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Article: Mental health crisis under COVID-19 pandemic in Hong Kong, China

TitleMental health crisis under COVID-19 pandemic in Hong Kong, China
Authors
KeywordsCOVID-19
Mental health
Stress
Anxiety
Depression symptom
Issue Date2020
PublisherElsevier - Open Access. The Journal's web site is located at http://www.elsevier.com/locate/ijid
Citation
International Journal of Infectious Diseases, 2020, v. 100, p. 431-433 How to Cite?
AbstractObjectives: To compare the mental health burden before and during the COVID-19 outbreak and identify the vulnerable groups by sociodemographic factors. Methods: We analyzed repeated cross-sectional data from the Hong Kong Family and Health Information Trend Survey (FHInTS) in 2016 (N = 4036) and 2017 (N = 4051) and the COVID-19 Health Information Survey (CoVHInS) in April 9–23, 2020 (N = 1501) using population-based random samples of general adults by landline telephone and online panel. Stress (Perceived Stress Scale 4), anxiety symptoms (General Anxiety Disorders 2), depression symptoms (Patient Health Questionnaire-2), subjective happiness (4-point Likert item), and sociodemographic factors were collected. Results: Compared with 2016 and 2017, the stress level increased by 28.3%, prevalence of anxiety increased by 42.3%, and the depression symptoms and unhappiness have doubled (all P for trends <0.001) during the COVID-19 outbreak. The increases in stress levels were significantly larger among older and less educated respondents (P for interactions <0.001). Conclusion: Hong Kong had a mental health emergency even with no lockdown and well-managed outbreaks. Older and under-privileged people will suffer most. Public mental health interventions are urgently needed particularly for the older adults and individuals with primary or lower education attainment.
Persistent Identifierhttp://hdl.handle.net/10722/287243
ISSN
2019 Impact Factor: 3.202
2015 SCImago Journal Rankings: 1.148
PubMed Central ID

 

DC FieldValueLanguage
dc.contributor.authorZHAO, SZ-
dc.contributor.authorWong, JYH-
dc.contributor.authorLuk, TT-
dc.contributor.authorWai, AKC-
dc.contributor.authorLam, TH-
dc.contributor.authorWang, MP-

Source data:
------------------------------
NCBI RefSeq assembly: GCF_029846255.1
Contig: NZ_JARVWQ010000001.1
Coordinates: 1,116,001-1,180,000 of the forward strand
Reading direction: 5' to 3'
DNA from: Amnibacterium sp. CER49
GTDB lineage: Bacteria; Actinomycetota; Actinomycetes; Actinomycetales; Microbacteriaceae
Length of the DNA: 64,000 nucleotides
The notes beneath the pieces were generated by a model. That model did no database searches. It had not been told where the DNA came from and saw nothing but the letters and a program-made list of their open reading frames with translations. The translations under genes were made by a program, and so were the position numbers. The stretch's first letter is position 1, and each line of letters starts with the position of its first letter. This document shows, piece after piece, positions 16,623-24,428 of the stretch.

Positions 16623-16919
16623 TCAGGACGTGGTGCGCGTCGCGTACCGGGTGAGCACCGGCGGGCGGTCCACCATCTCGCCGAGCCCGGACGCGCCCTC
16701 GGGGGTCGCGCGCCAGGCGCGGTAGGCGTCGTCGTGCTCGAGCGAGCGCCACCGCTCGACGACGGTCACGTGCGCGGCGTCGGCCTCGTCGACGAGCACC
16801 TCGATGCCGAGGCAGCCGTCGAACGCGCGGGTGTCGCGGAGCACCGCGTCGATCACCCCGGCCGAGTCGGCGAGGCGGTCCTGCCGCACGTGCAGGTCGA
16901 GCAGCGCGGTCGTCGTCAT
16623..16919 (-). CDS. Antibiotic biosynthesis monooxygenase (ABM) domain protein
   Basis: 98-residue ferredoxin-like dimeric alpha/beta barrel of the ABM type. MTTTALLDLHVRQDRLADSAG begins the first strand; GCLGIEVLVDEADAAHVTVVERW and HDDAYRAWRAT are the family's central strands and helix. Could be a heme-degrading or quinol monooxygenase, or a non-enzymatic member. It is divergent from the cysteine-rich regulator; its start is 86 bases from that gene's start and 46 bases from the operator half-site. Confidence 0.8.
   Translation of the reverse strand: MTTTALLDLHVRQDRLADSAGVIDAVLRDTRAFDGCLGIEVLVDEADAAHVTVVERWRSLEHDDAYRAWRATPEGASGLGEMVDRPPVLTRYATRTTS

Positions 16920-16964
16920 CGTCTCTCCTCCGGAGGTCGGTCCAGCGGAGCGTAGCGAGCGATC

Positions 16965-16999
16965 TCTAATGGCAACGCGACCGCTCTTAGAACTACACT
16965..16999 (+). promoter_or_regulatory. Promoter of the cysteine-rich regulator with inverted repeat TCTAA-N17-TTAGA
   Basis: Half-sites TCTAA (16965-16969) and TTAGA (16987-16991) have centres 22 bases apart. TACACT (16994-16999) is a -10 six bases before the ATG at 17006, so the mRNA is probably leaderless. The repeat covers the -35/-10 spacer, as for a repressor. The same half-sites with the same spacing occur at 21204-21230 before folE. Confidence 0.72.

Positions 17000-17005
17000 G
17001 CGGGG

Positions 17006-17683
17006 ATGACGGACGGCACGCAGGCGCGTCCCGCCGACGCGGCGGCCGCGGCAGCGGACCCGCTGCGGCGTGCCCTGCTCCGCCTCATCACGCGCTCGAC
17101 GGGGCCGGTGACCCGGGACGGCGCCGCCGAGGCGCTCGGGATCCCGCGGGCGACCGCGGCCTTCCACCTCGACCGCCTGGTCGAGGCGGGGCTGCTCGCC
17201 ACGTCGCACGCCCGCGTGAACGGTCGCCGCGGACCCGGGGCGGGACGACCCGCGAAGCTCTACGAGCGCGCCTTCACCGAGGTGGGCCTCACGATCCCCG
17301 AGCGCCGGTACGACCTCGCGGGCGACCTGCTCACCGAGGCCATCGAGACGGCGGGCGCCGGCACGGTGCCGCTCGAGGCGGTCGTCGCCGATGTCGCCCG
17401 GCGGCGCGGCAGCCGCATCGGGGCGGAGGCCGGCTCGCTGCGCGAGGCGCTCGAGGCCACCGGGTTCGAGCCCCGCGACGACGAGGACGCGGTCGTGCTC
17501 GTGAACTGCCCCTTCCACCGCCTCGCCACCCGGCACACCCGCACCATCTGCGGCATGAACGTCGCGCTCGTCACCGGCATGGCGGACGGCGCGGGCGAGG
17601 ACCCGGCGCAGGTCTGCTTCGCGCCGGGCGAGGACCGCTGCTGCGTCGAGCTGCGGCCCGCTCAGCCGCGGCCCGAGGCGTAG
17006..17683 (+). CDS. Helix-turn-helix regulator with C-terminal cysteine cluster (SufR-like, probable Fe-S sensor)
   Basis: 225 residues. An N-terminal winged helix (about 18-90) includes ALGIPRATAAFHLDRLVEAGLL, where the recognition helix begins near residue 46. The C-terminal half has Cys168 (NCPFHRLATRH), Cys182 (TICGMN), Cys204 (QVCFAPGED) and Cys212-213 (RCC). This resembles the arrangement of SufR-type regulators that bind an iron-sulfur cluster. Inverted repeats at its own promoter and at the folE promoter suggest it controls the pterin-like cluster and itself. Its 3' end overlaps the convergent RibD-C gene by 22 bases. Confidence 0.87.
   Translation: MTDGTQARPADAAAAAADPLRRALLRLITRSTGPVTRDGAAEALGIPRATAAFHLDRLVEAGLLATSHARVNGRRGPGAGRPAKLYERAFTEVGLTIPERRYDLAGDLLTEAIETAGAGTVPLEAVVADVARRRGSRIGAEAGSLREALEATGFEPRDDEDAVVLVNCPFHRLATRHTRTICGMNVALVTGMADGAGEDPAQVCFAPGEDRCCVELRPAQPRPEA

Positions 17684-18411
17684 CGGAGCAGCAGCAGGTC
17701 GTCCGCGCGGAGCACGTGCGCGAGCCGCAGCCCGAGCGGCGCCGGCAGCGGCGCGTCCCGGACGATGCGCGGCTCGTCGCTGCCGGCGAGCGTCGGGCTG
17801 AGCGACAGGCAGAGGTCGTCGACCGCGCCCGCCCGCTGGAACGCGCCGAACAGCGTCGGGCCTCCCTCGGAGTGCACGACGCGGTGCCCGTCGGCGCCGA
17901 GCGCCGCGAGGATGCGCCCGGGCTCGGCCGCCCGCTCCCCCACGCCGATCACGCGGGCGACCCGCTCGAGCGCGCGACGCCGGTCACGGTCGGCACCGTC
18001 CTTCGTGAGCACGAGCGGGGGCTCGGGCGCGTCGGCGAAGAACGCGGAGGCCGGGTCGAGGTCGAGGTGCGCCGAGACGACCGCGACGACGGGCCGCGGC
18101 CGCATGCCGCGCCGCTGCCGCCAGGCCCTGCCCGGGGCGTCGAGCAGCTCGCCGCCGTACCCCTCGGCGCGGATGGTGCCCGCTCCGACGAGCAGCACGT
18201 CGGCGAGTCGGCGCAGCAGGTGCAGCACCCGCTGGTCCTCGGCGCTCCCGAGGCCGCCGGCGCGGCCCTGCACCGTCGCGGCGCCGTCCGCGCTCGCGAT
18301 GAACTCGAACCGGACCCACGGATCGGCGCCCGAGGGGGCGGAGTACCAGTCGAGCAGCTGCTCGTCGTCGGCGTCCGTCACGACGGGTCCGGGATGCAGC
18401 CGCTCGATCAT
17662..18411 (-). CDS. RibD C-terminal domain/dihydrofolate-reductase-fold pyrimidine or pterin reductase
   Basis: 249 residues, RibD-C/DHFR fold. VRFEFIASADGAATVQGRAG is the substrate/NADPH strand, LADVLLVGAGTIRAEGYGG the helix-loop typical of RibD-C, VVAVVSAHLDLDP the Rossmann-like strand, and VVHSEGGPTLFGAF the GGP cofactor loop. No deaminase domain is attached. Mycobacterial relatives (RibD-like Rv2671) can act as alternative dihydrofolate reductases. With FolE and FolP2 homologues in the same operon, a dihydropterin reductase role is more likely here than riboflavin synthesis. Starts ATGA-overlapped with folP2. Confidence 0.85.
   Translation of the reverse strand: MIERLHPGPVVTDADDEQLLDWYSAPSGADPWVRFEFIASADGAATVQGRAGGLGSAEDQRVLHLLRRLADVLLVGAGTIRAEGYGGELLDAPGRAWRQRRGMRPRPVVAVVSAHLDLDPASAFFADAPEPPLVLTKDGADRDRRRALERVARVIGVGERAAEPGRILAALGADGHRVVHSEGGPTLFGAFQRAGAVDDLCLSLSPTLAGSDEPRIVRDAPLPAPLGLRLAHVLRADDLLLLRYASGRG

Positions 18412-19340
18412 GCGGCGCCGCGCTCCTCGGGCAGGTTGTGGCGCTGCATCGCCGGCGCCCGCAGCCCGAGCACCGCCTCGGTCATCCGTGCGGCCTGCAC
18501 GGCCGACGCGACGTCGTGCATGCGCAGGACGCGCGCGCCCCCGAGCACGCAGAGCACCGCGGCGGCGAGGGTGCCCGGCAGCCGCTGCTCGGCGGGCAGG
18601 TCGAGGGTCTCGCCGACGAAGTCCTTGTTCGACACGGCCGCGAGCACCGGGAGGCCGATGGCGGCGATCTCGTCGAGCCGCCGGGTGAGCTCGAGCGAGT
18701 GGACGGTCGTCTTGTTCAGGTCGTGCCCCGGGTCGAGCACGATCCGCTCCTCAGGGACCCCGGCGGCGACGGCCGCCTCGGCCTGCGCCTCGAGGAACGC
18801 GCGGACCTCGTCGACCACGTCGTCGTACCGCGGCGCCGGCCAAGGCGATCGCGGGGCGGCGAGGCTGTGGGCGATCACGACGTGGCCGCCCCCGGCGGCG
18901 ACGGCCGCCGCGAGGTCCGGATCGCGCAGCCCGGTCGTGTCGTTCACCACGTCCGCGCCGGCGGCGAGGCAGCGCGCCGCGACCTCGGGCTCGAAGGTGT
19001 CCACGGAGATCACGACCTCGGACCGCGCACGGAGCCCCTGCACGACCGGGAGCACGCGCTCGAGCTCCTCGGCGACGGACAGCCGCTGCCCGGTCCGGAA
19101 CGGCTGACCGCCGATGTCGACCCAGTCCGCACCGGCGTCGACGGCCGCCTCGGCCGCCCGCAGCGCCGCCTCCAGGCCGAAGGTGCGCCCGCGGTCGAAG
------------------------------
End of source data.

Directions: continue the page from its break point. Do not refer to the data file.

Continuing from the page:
dc.date.accessioned2020-09-22T02:58:01Z-
dc.date.available2020-09-22T02:58:01Z-
dc.date.issued2020-
dc.identifier.citationInternational Journal of Infectious Diseases, 2020, v. 100, p. 431-433-
dc.identifier.issn1201-9712-
dc.identifier.urihttp://hdl.handle.net/10722/287243-
dc.description.abstractObjectives: To compare the mental health burden before and during the COVID-19 outbreak and identify the vulnerable groups by sociodemographic factors. Methods: We analyzed repeated cross-sectional data from the Hong Kong Family and Health Information Trend Survey (FHInTS) in 2016 (N = 4036) and 2017 (N = 4051) and the COVID-19 Health Information Survey (CoVHInS) in April 9–23, 2020 (N = 1501) using population-based random samples of general adults by landline telephone and online panel. Stress (Perceived Stress Scale 4), anxiety symptoms (General Anxiety Disorders 2), depression symptoms (Patient Health Questionnaire-2), subjective happiness (4-point Likert item), and sociodemographic factors were collected. Results: Compared with 2016 and 2017, the stress level increased by 28.3%, prevalence of anxiety increased by 42.3%, and the depression symptoms and unhappiness have doubled (all P for trends <0.001) during the COVID-19 outbreak. The increases in stress levels were significantly larger among older and less educated respondents (P for interactions <0.001). Conclusion: Hong Kong had a mental health emergency even with no lockdown and well-managed outbreaks. Older and under-privileged people will suffer most. Public mental health interventions are urgently needed particularly for the older adults and individuals with primary or lower education attainment.-
dc.languageeng-
dc.publisherElsevier - Open Access. The Journal's web site is located at http://www.elsevier.com/locate/ijid-
dc.relation.ispartofInternational Journal of Infectious Diseases-
dc.rightsThis work is licensed under a Creative Commons Attribution-NonCommercial-NoDerivatives 4.0 International License.-
dc.subjectCOVID-19-
dc.subjectMental health-
dc.subjectStress-
dc.subjectAnxiety-
dc.subjectDepression symptom-
dc.titleMental health crisis under COVID-19 pandemic in Hong Kong, China-
dc.typeArticle-
dc.identifier.emailWong, JYH: janetyh@hku.hk-
dc.identifier.emailLuk, TT: lukkevin@hku.hk-
dc.identifier.emailWai, AKC: awai@hku.hk-
dc.identifier.emailLam, TH: hrmrlth@hkucc.hku.hk-
dc.identifier.emailWang, MP: mpwang@hku.hk-
dc.identifier.authorityWong, JYH=rp01561-
dc.identifier.authorityWai, AKC=rp02261-
dc.identifier.authorityLam, TH=rp00326-
dc.identifier.authorityWang, MP=rp01863-
dc.description.naturepublished_or_final_version-
dc.identifier.doi10.1016/j.ijid.2020.09.030-
dc.identifier.pmid32947051-
dc.identifier.pmcidPMC7492140-
dc.identifier.scopuseid_2-s2.0-85092523868-
dc.identifier.hkuros314582-
dc.identifier.volume100-
dc.identifier.spage431-
dc.identifier.epage433-
dc.publisher.placeUnited Kingdom-

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